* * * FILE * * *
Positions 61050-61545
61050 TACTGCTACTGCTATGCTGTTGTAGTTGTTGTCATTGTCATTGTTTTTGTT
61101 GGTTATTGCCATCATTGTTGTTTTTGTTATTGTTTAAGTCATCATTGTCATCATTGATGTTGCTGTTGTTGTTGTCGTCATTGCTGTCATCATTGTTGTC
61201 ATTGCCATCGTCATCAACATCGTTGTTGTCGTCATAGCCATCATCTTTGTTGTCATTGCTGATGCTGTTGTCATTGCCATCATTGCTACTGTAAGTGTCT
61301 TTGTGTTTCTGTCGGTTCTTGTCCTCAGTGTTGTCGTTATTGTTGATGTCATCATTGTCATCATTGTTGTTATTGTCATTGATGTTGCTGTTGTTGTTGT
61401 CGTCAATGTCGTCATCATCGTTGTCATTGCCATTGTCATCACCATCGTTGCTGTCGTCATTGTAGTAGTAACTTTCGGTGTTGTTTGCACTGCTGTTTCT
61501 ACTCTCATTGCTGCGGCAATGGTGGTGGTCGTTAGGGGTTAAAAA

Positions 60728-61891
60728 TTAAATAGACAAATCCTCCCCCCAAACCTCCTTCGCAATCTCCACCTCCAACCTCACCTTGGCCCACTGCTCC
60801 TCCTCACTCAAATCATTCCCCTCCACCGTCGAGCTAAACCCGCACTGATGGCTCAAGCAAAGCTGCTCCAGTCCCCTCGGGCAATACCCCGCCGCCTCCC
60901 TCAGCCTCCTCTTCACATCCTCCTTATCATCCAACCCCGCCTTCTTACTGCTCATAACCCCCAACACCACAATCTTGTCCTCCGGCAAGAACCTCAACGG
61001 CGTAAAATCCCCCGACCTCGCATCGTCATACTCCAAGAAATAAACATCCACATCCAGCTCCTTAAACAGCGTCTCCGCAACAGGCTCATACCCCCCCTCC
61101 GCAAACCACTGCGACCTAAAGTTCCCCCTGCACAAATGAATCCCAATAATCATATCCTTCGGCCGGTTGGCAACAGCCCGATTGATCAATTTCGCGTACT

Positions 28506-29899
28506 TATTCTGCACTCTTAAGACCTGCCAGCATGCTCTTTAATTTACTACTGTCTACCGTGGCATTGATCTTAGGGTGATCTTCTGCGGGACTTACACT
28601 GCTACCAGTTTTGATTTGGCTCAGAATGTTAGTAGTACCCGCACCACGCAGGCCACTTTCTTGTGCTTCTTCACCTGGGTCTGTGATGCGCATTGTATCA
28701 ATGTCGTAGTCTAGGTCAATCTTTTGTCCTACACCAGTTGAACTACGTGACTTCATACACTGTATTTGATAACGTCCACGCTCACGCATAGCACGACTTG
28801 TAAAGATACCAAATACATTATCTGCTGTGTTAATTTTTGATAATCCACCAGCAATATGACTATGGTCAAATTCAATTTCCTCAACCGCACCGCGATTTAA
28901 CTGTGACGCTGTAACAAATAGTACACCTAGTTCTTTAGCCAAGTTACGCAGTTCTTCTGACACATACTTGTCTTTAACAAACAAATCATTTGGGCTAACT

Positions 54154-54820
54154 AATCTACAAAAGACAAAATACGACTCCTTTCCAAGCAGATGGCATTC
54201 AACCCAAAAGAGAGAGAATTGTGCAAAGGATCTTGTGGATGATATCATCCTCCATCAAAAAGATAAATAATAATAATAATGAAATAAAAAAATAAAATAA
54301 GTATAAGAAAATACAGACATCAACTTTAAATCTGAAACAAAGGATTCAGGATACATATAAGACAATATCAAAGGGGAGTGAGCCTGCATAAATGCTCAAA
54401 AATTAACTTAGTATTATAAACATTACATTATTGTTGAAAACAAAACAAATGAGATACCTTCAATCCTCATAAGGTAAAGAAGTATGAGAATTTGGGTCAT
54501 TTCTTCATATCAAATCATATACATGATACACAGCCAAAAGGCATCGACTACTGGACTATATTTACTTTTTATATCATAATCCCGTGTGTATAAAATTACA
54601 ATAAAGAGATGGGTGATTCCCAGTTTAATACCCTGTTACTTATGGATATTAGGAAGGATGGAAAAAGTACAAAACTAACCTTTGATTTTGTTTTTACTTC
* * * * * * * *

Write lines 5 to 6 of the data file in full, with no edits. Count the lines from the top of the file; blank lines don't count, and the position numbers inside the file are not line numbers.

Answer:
61301 TTGTGTTTCTGTCGGTTCTTGTCCTCAGTGTTGTCGTTATTGTTGATGTCATCATTGTCATCATTGTTGTTATTGTCATTGATGTTGCTGTTGTTGTTGT
61401 CGTCAATGTCGTCATCATCGTTGTCATTGCCATTGTCATCACCATCGTTGCTGTCGTCATTGTAGTAGTAACTTTCGGTGTTGTTTGCACTGCTGTTTCT